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I think that probably the best example of a choreographer following a via media of serving an audience without hopeless introversion or infra dig was probably Sir Frederick Ashton. His work was unabashedly personal, yet also unabashedly theatrical. Balanchine was also getting to be like that, but after the failure of his mega-turkey Don Quixote, began recasting all the crazy old coots (Drosselmeyer in Nutcracker, Dr. Coppélius, and the father in "Harlequinade") as Ancient Knights, much to the detriment of the works concerned. His "crazy old men need love too" approach kept his latest works from the brilliance of his next-to-latest creative era and made them somewhat embarrassing to watch, if you knew the older versions.

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Not to derail this thread from the original topic but isn't reducing Balanchine's casting to his working out the issue of having the hots for Farrell (or any other sweet young thing) as simplistic as saying that Ashton's great ballets derived from crushes? Both have been said, and I think both are more than unjust, they overlook each man's mastery of craft.

I think opinion on Don Q was very mixed, but with some positive reviews as well as negative. I was also reading a review of Harlequinade from the late 70's, when Baryshnikov was cast, and Andrei Kramarevsky was cast as Cassandre. Did he really play the part as noble and misunderstood? I've never gotten to see him, but from my viewing of him in other roles, I'd see him as playing the role much more gruffly.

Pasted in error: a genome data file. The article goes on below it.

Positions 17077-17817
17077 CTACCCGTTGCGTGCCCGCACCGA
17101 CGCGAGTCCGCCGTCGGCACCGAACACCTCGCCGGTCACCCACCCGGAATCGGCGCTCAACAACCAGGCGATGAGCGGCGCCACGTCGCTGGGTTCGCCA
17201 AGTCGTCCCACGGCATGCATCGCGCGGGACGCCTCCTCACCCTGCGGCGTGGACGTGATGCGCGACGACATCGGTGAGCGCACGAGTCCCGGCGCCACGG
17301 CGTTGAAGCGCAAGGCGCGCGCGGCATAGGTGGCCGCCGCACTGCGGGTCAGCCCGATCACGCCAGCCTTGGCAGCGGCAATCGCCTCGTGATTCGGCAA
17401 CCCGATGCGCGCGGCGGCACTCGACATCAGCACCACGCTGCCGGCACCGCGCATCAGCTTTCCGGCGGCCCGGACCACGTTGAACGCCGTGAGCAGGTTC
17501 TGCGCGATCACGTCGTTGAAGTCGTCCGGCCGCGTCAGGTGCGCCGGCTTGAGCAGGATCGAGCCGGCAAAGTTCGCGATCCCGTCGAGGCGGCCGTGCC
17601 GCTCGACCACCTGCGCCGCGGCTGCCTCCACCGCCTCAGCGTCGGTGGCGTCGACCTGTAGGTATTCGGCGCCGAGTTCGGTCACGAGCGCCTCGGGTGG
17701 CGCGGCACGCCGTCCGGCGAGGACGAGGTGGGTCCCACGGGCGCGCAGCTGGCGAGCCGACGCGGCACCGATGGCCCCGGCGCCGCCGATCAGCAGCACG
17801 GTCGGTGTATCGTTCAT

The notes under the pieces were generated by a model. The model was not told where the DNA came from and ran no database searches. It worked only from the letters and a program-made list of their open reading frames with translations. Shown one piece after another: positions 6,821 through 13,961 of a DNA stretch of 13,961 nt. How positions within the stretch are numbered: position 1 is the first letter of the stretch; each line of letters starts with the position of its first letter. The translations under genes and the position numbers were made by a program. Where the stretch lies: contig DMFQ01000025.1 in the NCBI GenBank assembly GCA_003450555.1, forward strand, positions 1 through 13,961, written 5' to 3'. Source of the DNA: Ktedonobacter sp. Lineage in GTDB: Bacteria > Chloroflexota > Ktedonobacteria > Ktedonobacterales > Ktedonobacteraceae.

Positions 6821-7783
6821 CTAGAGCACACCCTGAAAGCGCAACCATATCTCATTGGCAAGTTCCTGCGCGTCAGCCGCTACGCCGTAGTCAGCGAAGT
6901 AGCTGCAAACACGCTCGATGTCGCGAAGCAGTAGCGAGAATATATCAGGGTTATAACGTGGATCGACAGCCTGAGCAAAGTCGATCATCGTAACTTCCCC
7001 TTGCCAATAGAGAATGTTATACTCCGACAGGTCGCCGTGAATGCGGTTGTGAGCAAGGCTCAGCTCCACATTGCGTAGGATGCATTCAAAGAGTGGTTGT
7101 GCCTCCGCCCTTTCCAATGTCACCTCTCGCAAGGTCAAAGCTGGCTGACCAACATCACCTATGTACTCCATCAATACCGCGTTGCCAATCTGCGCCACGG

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Kramarevsky did indeed play the Old Man as Noble! He even looked like Don Q, down to the van Dyke! And while he didn't wear armor, his costume was a silver-grey. A far different interpretation from Michael Arshansky's original burgundy-coated Bartolo-like buffo. And isn't Cassandre the name of the Elderly Suitor?

For my money, Balanchine even resorted toward the end to name-calling against younger men in "Vienna Waltzes", with the men in Explosions Polka being portrayed as fops.

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To follow your train of thought, Mel, then at the end of Vienna, the absent partner is Balanchine....I buy it. Also, in Davidsbundtlertanze, the man is Balanchine, and the women "the wives." And what I call "meta-wives." I actually once wrote a piece in which I suggested that Balanchine's attraction to Zorina (who was actually named Brigitte) and later Von Aroldingen herarlded back to the German nanny of his childhood. This is now the wrong thread, but if someone moved Mel's last couple of posts and mine, we could have a Freud and the Ballet chat....LAW, I don't think this kind of analysis detracts from the artistic merit of the pieces, or minimizes the work.It's just interesting. I can see where you wouldn't care for it, though. Chreographers generally don't. It was anathema to "new criticism," and I avoided it for years, but in the end, it was too tempting. You can always work back to the personal, in almost anything, actually. But the fastest route to truth is fiction.